Helmeted Guineafowl Kenneth Hahn

Helmeted Guineafowl: a domesticated species, this bird lasted a couple of months before a dog ended its life

It just so happened that the eBird reviewer who contacted me (a friend, a good birder, and a birding ambassador) is one of those never-ending L.A. County Big Year birders who chases birds all over our massive, enormous county, year after year. But neither the reviewer, nor a single eBird “Top 100” birder, had come to find the Budgerigar. Maybe they’ve all got Budgerigar on their life lists already. Maybe they all saw one already this year in L.A. Maybe this bird was too far away to chase. Maybe they never knew about it because it doesn’t appear in eBird public data or alerts. I don’t begrudge anyone for birding in their own way, but arbitrary eBird species tallies isn’t what guides me.

Note: I recognize the irony of a 5MR booster apparently criticizing birders for not chasing after a bird. It’s not the failure to chase this bird that bugs me. It’s what drives the chasing that I think is worth discussing.

Why do some species have a “Budgerigar (domestic type)” option and others, like the Japanese Tit that lurked in L.A. for some weeks, or the Rosy-faced Lovebird, don’t? Some species are actually domesticated – that is, they are bred rather than caught in the wild. That explains why there is such an option in eBird for Budgerigars but not some other exotic birds found in L.A. Why the domesticated escaped pets don’t “count” in eBird for life lists, but the one-off oddities that get found from time to time do count, is another story. An uninteresting and inconsequential story, but a story nonetheless.

Chukar Los Angeles

Chukar: an Asian native found throughout the American West

Whatever eBird does with regard to its tallies, I can put any birds I see on my own life list and 5MR list, which I did for the Budgerigar. And there are lots of exotic birds to see in L.A. Some, like the many species of parrots and parakeets, and Scaly-breasted Munia, Pin-tailed Whydah, Red-whiskered Bulbul, and Northern Red Bishop, are breeders in the county. While they may have begun as released or escaped birds, they have managed to find mates and build-up sustaining, if limited, populations. Others are one-off escapees. These include the occasional Cockatiel, and birds like a Venezuelan Troupial that gets reported every once in a while, and Red-cheeked Cordonbleus (I haven’t seen either of those last two).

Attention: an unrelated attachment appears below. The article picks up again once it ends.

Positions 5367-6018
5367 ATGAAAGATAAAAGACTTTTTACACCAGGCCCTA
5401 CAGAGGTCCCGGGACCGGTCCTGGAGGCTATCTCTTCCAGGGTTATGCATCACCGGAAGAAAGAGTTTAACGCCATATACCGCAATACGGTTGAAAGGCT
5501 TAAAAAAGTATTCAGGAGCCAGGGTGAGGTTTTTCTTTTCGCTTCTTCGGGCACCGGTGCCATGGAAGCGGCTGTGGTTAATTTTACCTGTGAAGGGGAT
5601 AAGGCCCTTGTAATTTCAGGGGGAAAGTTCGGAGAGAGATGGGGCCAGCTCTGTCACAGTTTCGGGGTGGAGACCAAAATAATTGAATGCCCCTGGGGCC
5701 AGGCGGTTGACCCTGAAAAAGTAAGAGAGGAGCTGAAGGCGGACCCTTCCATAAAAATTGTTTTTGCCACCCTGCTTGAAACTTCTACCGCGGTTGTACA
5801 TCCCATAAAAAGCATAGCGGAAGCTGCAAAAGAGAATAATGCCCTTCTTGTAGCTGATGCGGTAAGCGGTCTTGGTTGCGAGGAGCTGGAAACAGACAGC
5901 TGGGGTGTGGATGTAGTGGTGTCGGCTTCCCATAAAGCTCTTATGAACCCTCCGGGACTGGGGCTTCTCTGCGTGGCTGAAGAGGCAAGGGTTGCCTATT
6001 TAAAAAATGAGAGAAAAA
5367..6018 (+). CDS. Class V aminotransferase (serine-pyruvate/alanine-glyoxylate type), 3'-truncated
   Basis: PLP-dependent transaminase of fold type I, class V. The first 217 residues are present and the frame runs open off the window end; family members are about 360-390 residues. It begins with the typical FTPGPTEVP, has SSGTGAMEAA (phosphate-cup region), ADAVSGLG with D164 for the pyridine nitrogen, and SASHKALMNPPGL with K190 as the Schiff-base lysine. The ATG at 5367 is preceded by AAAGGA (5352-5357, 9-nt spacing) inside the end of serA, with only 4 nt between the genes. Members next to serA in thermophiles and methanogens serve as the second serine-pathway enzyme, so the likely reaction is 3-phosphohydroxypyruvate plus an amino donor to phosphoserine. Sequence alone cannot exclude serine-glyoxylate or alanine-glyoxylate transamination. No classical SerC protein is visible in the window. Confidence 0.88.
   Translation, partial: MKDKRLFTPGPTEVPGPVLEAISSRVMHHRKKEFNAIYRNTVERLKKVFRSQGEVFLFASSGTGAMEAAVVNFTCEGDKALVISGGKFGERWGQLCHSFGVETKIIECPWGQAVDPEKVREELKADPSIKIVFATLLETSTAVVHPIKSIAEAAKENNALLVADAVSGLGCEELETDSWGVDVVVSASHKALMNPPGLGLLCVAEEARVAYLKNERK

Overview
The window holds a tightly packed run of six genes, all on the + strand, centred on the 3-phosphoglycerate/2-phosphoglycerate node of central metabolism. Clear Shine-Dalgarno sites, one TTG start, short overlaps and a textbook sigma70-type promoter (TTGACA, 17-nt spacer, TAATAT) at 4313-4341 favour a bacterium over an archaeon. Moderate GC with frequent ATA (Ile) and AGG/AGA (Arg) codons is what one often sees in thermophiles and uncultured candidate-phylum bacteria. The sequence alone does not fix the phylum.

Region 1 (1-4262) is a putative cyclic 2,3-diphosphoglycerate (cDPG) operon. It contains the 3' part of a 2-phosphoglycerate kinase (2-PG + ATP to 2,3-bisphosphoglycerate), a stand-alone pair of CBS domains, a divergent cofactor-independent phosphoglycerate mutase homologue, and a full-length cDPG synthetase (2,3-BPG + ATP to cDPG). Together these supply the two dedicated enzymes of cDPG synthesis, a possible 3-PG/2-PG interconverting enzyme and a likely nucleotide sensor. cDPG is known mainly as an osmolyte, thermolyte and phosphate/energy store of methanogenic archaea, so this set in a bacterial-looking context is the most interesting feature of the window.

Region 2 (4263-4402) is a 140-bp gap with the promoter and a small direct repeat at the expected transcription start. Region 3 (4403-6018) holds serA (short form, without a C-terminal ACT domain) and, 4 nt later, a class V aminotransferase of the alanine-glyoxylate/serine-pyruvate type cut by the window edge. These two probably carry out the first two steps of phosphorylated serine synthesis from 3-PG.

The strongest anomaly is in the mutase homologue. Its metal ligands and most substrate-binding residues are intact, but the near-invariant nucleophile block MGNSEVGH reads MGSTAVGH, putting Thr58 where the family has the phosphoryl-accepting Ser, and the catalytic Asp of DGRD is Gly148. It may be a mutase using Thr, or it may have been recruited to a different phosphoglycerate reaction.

What’s the point of all this jibber-jabber about exotics and eBird? It’s me trying to resolve the tension between adding to my L.A. County life list and the guilt of chasing birds that days before were somebody’s pet. So I’ve come up with an idiosyncratic rule for exotics – chase them if they are reported in my 5MR; wait at least a week to chase one anywhere else. If the bird can survive in the concrete jungle for a week, it deserves to be recognized and is worth chasing beyond my 5MR, whether it “counts” for my eBird list or not.

Here are a few more exotic bird species I’ve managed to see in L.A. county.


Yellow-crowned Bishop

Yellow-crowned Bishop: Sub-Saharan species seen in my 5MR for a couple of weeks

Northern Red Bishop

Northern Red Bishop: tack sharp shot worthy of @TheIneptBirder